History never repeats itself. Neither as tragedy, nor as farce. Every historical situation is a singularity, a product of its conjuncture and the opening out of different possibilities – thus irreducible to any other. What becomes farcical is the attempt of historical actors to borrow their slogans, icons and ideas from specific pasts and their attempt to reenact them in conjunctures that are radically different. Indian communists, of course, have long had a penchant for re-enacting (or believing they are re-enacting) other histories and other revolutions. And yet, more often than not, they have simply operated on the margins, engaging in violent and heated debates, as if the course of history depended on how these debates were resolved – while other historical actors took centre-stage, actually steering the course of history.
For decades Indian communists debated the ‘class character of the Indian state’ and even though their descriptions of its effects often differed little (except for an emphasis here or an emphasis there), they themselves split many times over in trying to name the beast. They became one another’s bitterest enemies, throwing about labels like “revisionist”, “neo-revisionist”, “sectarian”, “adventurist” and so on. Ask the CPI, CPI(M) or CPI(ML) Liberation, who fought the 2015 Bihar elections together and are trying to come together on issues of common concern today, how invested they are in those characterizations and how relevant they find them for their joint activity today? The really honest answer would have to be that it is of no relevance, whatsoever, whether the state is described as that of the national bourgeoisie, the bourgeois-landlord alliance or as a semi-feudal and semi-colonial one – especially where it concerns joint or common struggles. Indeed, many communists might cringe today if reminded of these characterizations over which not just barrels of ink but precious blood has been spilt in the past. And so it happened, that while communists occupied themselves with all this bloodletting, history passed them by. Not once or twice but repeatedly.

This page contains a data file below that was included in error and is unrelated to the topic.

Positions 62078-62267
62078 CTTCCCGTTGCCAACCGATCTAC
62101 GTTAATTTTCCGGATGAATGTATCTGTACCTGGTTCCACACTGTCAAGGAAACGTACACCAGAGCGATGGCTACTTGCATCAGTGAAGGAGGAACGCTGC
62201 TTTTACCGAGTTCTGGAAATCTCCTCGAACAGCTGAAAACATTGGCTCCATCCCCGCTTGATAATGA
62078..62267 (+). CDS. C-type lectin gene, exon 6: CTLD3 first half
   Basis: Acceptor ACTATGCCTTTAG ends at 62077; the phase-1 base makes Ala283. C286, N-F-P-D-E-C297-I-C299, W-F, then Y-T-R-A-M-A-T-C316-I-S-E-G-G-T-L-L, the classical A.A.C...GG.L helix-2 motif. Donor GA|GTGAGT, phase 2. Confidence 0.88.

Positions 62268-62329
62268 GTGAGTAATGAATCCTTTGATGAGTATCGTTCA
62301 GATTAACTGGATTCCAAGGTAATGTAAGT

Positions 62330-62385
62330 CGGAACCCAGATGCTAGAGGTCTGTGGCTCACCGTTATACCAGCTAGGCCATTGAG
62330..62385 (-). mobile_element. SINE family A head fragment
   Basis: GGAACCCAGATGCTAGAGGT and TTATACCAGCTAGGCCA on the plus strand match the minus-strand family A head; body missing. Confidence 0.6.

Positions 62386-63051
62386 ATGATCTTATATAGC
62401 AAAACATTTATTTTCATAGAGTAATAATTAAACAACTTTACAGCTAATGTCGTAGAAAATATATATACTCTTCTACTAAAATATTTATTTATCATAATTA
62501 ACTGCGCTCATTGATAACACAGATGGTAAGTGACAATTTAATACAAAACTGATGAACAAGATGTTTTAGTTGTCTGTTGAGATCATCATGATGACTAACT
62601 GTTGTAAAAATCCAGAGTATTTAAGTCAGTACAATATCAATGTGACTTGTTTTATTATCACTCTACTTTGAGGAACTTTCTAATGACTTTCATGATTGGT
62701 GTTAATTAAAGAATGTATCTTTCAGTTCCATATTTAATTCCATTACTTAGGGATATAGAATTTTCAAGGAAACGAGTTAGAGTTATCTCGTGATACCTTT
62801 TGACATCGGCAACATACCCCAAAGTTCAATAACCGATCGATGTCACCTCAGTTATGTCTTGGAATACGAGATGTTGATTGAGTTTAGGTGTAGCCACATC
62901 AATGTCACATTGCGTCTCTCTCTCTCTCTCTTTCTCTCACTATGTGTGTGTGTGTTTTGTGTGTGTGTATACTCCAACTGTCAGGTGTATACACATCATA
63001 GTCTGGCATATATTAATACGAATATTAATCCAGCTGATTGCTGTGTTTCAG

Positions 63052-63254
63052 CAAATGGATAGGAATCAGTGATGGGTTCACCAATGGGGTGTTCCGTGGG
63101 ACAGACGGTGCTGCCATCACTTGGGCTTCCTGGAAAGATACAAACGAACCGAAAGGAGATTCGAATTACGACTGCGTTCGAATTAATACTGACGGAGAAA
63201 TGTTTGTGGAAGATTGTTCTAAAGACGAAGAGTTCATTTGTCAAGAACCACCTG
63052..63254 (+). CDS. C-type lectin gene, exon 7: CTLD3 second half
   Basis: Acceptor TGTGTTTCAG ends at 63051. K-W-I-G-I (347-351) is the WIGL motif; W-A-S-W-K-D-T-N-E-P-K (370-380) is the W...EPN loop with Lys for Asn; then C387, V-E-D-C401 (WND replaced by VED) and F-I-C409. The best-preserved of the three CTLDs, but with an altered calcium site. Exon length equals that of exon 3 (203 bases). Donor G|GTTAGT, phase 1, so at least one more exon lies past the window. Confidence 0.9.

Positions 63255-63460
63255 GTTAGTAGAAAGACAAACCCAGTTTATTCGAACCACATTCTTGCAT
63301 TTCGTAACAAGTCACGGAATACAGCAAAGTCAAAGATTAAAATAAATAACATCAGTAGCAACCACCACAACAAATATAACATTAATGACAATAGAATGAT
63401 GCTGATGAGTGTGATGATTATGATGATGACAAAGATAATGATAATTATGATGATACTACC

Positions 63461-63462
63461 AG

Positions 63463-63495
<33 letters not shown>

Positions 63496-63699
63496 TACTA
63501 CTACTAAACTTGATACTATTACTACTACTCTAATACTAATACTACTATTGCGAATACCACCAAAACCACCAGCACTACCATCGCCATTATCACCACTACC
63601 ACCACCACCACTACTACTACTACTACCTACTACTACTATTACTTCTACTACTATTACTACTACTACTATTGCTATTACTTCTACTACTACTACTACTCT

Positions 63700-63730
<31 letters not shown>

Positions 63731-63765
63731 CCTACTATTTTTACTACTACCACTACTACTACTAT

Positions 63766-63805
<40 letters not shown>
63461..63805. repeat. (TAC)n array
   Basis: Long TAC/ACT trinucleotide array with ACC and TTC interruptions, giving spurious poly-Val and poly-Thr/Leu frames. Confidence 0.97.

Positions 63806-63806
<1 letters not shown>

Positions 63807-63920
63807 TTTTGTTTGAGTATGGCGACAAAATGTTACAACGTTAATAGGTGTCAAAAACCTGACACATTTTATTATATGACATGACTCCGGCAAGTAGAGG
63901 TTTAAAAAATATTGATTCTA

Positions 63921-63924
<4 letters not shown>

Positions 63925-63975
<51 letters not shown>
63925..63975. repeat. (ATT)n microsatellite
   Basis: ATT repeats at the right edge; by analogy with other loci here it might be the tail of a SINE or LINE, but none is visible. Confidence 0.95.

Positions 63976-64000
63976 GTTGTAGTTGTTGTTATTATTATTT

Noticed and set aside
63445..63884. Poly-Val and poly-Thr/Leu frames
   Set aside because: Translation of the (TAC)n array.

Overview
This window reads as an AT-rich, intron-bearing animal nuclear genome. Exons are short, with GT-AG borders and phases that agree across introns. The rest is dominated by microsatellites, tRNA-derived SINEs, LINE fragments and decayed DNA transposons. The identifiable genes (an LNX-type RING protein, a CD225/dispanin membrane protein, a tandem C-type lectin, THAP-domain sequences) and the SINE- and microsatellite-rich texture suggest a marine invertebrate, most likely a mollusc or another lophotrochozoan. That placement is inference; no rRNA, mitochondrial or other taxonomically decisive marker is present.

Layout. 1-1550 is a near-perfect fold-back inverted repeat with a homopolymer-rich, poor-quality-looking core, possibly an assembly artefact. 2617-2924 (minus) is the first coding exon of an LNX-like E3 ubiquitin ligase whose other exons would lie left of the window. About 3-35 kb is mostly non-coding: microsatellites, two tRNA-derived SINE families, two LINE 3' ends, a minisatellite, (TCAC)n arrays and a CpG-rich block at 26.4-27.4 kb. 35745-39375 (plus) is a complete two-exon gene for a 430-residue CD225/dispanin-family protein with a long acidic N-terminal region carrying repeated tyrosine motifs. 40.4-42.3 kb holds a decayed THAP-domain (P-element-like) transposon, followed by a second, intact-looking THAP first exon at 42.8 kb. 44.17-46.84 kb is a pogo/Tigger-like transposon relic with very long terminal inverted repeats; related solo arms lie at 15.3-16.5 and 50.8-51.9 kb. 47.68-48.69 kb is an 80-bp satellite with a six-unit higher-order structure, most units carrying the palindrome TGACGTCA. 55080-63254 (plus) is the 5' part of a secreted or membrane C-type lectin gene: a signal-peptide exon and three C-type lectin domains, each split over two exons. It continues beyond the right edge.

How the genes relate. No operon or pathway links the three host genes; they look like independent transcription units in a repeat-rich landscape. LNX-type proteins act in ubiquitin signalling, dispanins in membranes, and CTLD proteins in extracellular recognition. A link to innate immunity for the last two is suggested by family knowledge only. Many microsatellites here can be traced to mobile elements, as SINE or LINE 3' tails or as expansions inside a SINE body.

There is a sense of deja vu therefore, when the official Left (at least the CPI(M) and CPI) and many left intellectuals suddenly seem bent upon tearing each other to bits in simply trying to name the Modi/RSS/BJP phenomenon (hereafter referred to as Sanghism – a term I have explained elsewhere). It seems it is necessary to first “correctly” characterize the phenomenon before any fight can even be conceived – even though, I suspect, there will be little difference in the way the different protagonists actually describe it.
Kick-starting this great non-debate, former CPI(M) general secretary Prakash Karat wrote in The Indian Express, a piece so befuddling that it left many people gasping: The Sanghist/ Modi dispensation, according to him, is “right -wing authoritarian” but not “fascist” and hence there is no need for broader resistance against it (my paraphrase of what is in fact a simple question of whether or not to have an electoral alliance with the Congress!) What was worse, he referred to what he called the “classic definition” (yes, definition!) of fascism, in order to make his point. What was simply a formulation made by Georgi Dimitrov and the Comintern in a specific context, is turned into a definition. Here is Karat’s “definition”: Fascism in power is “the open terrorist dictatorship of the most reactionary, most chauvinistic and most imperialist elements of finance capital.” From this definition, he then proceeds to make his deductions about present day India:
In India today, neither has fascism been established, nor are the conditions present — in political, economic and class terms — for a fascist regime to be established. There is no crisis that threatens a collapse of the capitalist system; the ruling classes of India face no threat to their class rule.
Every bit of this statement is an instance of formulaic thinking. As Jairus Banaji pointed out in a sharp riposte, calling Dimitrov’s formulation a “classic definition” is merely a way of suggesting that it was a code graven in stone, and therefore, not open to any critical scrutiny or examination. After all, how can you debate a definition? Banaji, in fact, made an important point in his response: fascism is not merely a conspiracy of finance capital but as later Marxists like Arthur Rosenberg and Wilhelm Reich repeatedly insisted, it was, above all, a mass movement. If one seriously ponders the implications of this claim, fascism’s relationship to capital – finance or otherwise – can hardly be seen as simple and straightforward any more. We will return to this point later. Continue reading The Left Non-debate on Fascism or How Not to Fight the Hindu Right